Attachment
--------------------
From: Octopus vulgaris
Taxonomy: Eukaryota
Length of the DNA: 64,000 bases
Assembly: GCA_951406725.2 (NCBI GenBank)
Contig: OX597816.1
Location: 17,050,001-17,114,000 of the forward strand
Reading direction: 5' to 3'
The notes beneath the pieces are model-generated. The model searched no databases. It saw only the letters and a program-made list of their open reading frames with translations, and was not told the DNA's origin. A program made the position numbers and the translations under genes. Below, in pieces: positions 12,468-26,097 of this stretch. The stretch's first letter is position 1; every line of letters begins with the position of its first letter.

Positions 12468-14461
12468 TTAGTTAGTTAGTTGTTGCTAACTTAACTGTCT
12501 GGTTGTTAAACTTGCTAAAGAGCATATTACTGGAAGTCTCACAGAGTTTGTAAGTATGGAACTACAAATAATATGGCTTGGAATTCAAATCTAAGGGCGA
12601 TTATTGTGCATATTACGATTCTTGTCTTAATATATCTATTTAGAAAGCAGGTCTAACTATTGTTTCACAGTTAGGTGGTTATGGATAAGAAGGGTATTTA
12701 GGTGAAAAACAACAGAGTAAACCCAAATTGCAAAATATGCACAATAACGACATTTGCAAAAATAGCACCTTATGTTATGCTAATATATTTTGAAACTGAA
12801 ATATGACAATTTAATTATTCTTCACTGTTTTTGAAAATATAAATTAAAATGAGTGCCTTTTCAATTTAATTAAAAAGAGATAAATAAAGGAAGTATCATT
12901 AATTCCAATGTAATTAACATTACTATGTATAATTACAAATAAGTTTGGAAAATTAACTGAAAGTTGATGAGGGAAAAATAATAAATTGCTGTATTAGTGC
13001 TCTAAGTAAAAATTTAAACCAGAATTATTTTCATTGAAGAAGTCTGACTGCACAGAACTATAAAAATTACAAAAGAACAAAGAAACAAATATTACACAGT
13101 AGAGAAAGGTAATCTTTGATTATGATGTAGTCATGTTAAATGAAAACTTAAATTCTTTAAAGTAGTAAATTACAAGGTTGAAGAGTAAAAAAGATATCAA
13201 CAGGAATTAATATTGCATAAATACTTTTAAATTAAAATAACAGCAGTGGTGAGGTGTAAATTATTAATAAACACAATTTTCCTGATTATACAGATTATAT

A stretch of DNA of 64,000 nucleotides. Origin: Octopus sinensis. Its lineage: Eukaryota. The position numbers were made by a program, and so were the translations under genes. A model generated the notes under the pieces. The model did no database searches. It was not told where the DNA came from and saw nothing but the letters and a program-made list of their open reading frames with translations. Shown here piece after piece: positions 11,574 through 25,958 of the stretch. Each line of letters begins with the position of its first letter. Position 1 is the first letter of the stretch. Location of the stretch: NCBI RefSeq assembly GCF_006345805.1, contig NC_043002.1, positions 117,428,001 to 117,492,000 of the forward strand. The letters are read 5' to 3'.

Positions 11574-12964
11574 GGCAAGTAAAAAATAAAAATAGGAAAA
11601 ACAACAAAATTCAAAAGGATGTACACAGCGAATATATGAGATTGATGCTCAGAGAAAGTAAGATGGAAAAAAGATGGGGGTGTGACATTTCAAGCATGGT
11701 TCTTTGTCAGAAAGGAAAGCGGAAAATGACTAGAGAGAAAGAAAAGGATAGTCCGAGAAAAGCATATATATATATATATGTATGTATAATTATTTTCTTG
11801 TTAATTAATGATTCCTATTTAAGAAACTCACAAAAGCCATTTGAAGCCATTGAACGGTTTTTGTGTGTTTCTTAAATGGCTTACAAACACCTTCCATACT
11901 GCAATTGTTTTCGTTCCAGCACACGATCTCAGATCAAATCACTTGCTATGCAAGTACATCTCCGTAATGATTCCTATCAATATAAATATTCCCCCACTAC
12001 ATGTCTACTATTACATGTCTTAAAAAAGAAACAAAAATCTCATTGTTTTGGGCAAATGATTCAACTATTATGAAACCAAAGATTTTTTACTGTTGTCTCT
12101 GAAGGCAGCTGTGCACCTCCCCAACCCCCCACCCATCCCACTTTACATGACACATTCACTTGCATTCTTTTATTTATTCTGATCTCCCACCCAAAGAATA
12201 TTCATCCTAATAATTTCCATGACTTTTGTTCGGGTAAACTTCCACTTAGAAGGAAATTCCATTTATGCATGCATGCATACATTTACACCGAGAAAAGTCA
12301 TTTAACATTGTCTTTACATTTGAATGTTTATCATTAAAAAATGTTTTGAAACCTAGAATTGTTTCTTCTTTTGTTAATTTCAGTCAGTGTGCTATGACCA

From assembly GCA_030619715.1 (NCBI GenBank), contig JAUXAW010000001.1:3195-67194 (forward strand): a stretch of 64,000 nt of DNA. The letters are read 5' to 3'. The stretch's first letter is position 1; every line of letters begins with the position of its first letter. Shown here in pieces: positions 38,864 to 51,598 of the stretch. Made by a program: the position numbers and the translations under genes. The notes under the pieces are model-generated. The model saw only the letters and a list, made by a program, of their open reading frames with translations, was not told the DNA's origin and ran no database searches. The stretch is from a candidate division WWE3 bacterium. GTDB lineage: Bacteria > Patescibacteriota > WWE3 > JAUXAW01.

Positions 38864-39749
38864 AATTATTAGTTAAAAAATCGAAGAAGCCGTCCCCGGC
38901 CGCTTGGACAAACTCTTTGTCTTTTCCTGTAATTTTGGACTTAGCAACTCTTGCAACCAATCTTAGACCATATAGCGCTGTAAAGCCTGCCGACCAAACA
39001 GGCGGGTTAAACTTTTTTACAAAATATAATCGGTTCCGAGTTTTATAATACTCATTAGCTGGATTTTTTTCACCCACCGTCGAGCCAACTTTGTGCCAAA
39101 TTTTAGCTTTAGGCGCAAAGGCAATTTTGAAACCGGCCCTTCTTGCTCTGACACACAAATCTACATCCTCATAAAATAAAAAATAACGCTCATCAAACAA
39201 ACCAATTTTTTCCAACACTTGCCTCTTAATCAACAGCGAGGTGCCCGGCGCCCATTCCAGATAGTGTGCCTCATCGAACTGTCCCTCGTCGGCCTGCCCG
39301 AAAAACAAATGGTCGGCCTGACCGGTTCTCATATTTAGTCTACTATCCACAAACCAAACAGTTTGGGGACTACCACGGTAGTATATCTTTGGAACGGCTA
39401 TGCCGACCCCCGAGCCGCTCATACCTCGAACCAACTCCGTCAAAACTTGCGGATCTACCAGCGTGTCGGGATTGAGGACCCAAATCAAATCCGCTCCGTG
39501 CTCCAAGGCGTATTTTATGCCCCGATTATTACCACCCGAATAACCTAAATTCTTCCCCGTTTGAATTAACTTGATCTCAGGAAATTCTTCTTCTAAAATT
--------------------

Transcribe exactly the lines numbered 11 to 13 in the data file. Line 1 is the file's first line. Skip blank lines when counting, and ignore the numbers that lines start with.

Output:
12501 GGTTGTTAAACTTGCTAAAGAGCATATTACTGGAAGTCTCACAGAGTTTGTAAGTATGGAACTACAAATAATATGGCTTGGAATTCAAATCTAAGGGCGA
12601 TTATTGTGCATATTACGATTCTTGTCTTAATATATCTATTTAGAAAGCAGGTCTAACTATTGTTTCACAGTTAGGTGGTTATGGATAAGAAGGGTATTTA
12701 GGTGAAAAACAACAGAGTAAACCCAAATTGCAAAATATGCACAATAACGACATTTGCAAAAATAGCACCTTATGTTATGCTAATATATTTTGAAACTGAA